It is not an exaggeration  to say that the infamous capitalist food system’s whirlpool does not stop its greedy backwash even when human lives are at stake (and funnily enough, sometimes only for a steak). The search to increase less expense production, in order to make more profit led to an impossible continuous feeding of cows with genetically modified corn, making their immune system low and unable to defend itself from the dangerous E-Coli O157:H7. However, it is not only what the people in these farms did give to the cattle, but mostly what they did not give to the cattle. In fact, Micheal Pollan (author of The Omnivore’s Dilemma, other great books on nutrition and  US and global food production) explained that if the cows had grass reintroduced to their diets for just five days instead of the genetically modified corn, they would eliminate a huge part of the virus from their system.

It is shocking to see that these farms where E-Coli runs quickly from one cow to another work for a company that controls 80% of the American meat market and is predicted to rise to 100% in by the second half of this century. This meat then ends its long journey in the mouths of unaware Americans, and the consequences can be hugely devastating, as in the case shown in the video, where a small child died after only eating two hamburgers on holiday. His mother now fights to make quality checks more strict to help avoid what happened to her son from happening to other people.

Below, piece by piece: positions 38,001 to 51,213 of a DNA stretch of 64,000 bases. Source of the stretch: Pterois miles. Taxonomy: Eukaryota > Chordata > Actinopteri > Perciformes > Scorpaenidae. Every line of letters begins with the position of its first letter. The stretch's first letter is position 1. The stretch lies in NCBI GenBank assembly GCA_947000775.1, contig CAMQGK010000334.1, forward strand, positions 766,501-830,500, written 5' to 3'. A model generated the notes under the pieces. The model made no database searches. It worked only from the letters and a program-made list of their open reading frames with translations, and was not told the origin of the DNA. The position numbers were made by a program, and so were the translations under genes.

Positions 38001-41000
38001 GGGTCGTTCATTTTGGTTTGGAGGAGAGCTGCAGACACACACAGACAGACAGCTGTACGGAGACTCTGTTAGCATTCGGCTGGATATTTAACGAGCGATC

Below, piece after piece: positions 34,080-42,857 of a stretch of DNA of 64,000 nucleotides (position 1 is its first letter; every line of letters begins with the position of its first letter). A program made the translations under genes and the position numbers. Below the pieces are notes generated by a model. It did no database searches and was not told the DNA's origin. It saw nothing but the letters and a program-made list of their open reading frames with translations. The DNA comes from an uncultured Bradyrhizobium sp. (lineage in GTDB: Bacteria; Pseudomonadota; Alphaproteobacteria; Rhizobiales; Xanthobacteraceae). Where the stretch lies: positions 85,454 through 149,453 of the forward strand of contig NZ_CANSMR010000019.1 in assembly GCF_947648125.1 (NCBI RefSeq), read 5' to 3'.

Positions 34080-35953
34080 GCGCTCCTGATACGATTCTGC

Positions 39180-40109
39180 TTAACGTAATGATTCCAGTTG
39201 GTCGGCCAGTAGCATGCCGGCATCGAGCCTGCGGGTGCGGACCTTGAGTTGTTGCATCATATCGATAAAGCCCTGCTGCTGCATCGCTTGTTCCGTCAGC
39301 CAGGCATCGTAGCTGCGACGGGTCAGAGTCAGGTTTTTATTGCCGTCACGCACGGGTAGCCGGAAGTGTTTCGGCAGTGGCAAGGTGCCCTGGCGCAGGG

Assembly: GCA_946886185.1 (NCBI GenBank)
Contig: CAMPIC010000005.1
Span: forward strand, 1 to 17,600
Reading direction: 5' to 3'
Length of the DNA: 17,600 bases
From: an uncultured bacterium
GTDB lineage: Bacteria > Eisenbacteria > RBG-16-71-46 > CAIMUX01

One of the darkest sides of this argument is the question of the workers in the chicken houses and it is certainly the part which affected me the most. The employers, linked  always to these great  multinational companies use people with employability problems  and offer  them secret contracts with no insurance and low wages. A huge number of these workers are now Latin-American immigrants, while some years ago they were mainly African-American, as a farmer specified. They are hired to  kill as many animals as they can in order to  send them to the meat processing factory. These workers neither have the choice about the work they have to do, nor even the conditions in which they have to work. The huge multinationals, who have the money to genetically modify chickens to make their breasts bigger, which control a huge part of the meat market in the US, have the cheapest labour possible to maximize profits even more, sometimes even with illegal contracts often not paying taxes. 

Although what Food Inc. discussed was not entirely new to me, if I have to say the truth, in Oprah Winfrey’s words,“I’ve been stopped cold from eating another burger!”